Last week, a UtahPolicy.com poll, which was picked up by other media, showed mediocre “favorability” ratings for Utah’s four U.S. House members. Your columnists weigh in.
Why the dismal ratings? Are Utahns really that upset with U.S. House members? Also, to many observers, the delegation — especially Rep. Jason Chaffetz — seems rather quiet. What is happening?
Pignanelli: "We may not imagine how our lives could be more frustrating and complex — but Congress can." — Cullen Hightower
Enough time has passed since the last real scare so the boundaries of decency (rarely a barrier for this miscreant) now allow me to reinstate my frequent distasteful comparisons between the federal government and the Ebola virus. Polls continue to document that by large margins Americans are more fearful of Washington, D.C., than the African pestilence. The complaints — legitimate and otherwise — Utahns have with the feds is blemishing their view of our elected representatives. (Well, that's the best reason I have to explain the rough survey results.)
Regardless of ideologies, political insiders know that Utah's congressional delegation is actually quite busy with substantive matters. Furthermore, members are very aggressive in maintaining contact with constituents in their weekly trips home on the weekend. But any good works are filtered by the grumpiness towards all things federal.
Congressman Jason Chaffetz and Rob Bishop each serve as chairman of an important House committee, and must limit extracurricular activities with the media to allow their colleagues to shine. Bishop prefers such solitude, and the publicity-savvy Chaffetz is selective in his PR excursions.
Webb: The modest favorability ratings don’t indicate that Utah’s members of Congress are in political trouble. But they do show that many registered voters aren’t paying much attention, and Utah’s representatives need to communicate better with their constituents.
Favorability ratings are usually lower than job approval ratings. Favorability ratings seem to be partly about likability and personal connection. Many people rate a politician low on favorability but higher on job approval.
The high number of respondents who had no opinion or hadn’t heard of the politician shows members of Congress need to communicate better with voters. They send out a lot of mail, do town hall meetings and try to get the news media to pay attention. But in the digital age with thousands of images and messages bombarding citizens every day, politicians must work harder to cut through the clutter.
That means working on issues their constituents care about and monitor, providing great constituent service, and effectively using social media.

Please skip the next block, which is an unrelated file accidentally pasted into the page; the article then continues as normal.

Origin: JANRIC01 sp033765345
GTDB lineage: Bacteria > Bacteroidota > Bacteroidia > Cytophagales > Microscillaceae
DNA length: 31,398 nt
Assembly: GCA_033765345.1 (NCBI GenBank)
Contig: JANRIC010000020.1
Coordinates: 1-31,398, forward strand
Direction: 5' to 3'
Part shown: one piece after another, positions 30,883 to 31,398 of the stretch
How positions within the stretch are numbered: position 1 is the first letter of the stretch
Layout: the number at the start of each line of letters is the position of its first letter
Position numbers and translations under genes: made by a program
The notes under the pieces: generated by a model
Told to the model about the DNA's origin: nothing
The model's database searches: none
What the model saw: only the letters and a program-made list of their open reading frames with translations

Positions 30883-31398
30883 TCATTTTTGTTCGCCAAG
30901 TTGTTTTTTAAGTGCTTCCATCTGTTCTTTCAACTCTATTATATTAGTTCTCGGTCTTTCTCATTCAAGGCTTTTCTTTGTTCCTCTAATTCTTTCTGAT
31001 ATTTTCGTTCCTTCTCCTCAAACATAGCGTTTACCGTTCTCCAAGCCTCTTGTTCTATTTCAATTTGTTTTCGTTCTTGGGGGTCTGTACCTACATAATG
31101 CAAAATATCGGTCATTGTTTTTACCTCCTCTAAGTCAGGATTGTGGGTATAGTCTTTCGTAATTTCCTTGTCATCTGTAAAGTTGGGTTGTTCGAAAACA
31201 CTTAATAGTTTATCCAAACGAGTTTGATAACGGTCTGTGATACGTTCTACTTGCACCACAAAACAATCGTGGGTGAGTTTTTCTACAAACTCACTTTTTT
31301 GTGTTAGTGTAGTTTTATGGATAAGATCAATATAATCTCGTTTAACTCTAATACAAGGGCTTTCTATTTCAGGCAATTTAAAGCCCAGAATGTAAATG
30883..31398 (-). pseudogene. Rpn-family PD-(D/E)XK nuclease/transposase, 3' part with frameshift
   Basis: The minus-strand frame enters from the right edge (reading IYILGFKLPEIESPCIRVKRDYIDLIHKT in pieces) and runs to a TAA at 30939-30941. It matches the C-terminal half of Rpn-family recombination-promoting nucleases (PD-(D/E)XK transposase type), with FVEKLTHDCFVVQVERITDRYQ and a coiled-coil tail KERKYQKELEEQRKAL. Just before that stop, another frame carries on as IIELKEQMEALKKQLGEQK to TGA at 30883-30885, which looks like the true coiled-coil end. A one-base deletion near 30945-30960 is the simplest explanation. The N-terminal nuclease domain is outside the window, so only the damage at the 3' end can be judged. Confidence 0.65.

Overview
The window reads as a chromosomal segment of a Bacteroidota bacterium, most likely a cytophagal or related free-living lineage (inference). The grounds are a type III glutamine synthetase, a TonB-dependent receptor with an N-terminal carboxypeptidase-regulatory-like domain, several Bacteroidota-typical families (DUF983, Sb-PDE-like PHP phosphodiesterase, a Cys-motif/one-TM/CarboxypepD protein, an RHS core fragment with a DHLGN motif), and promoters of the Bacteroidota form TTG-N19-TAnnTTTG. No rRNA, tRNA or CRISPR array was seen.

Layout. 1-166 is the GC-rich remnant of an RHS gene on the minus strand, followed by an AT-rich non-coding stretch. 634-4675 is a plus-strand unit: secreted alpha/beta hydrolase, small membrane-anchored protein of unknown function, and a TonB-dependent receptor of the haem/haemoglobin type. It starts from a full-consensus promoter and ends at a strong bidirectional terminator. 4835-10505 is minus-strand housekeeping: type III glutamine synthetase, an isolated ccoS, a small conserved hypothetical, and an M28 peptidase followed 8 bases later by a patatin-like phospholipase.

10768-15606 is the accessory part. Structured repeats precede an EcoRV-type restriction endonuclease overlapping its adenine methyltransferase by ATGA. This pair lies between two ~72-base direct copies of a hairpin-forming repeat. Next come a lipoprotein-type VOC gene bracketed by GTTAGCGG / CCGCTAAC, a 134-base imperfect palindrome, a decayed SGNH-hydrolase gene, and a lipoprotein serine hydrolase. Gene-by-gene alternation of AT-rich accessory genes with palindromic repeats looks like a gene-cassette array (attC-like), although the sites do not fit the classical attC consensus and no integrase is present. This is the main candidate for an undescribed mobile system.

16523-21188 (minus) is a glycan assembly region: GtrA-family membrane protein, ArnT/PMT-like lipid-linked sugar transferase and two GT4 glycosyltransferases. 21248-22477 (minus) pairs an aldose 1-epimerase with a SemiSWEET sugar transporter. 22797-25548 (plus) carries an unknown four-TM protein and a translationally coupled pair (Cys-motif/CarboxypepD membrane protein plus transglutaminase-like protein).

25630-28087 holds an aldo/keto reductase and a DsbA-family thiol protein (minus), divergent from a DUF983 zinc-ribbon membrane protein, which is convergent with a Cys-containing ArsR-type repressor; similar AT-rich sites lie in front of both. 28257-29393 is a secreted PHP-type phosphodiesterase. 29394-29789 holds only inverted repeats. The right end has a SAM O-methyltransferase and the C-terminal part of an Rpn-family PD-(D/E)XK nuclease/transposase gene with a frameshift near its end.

Does this poll indicate re-election vulnerabilities for the House members?
Pignanelli: Utahns eject an incumbent member of Congress every 8-10 years (or so). History will be haunting one of them in the next several election cycles. In the past, the best defense against such threats was a strong support within party delegates. But with the changes to nomination system through SB54, officeholders will now have to adjust such tactics to keep the more moderate primary voters happy.
Webb: All four of Utah’s members of Congress are in pretty good shape. They are clear favorites for re-election — unless someone very well-known with a lot of money challenges them. The best thing they can do is show they are solving the nation’s problems, not just throwing bombs and criticizing the federal government. After all, they’re in charge now. It’s their responsibility to make the federal government work.
Is Congress getting more done under Republican leadership?
Pignanelli: Congress has been in session for only a handful of weeks in 2015, but there are signs of rational thought (confirmation of Attorney General Loretta Lynch, likely passage of the trade bill). The GOP made loads of promises in 2014 to capture the Senate, and will be expected to pass tax and immigration reform, some relief of Dodd Frank, revamps to Obamacare and streamline of entitlements. It is an ambitious agenda. The master of bipartisanship solutions, Sen. Orrin Hatch, is well placed as Senate Finance chairman to shepherd these legislative packages through the Capitol. If he cannot, then we are in real trouble and Ebola will look even more attractive.
Webb: If the Republicans aren’t careful, they’re going to ruin Congress’ reputation as gridlocked and dysfunctional. In a relatively short time, Congress has accomplished a great deal and has shown it can solve problems. Even President Obama seems more willing to compromise and work with Congress on some issues. Sen. Hatch has been particularly effective. “Regular order” is being restored. Bills from both parties are being debated. The House and Senate are working together.
Certainly, not all is well in Washington. Too much power is concentrated there. It’s impossible for Washington to solve all of our problems. Congress faces many difficult issues and certainly won’t conquer all of them. Dysfunction still reigns in many ways. But under GOP leadership, Congress is finally working hard and making progress.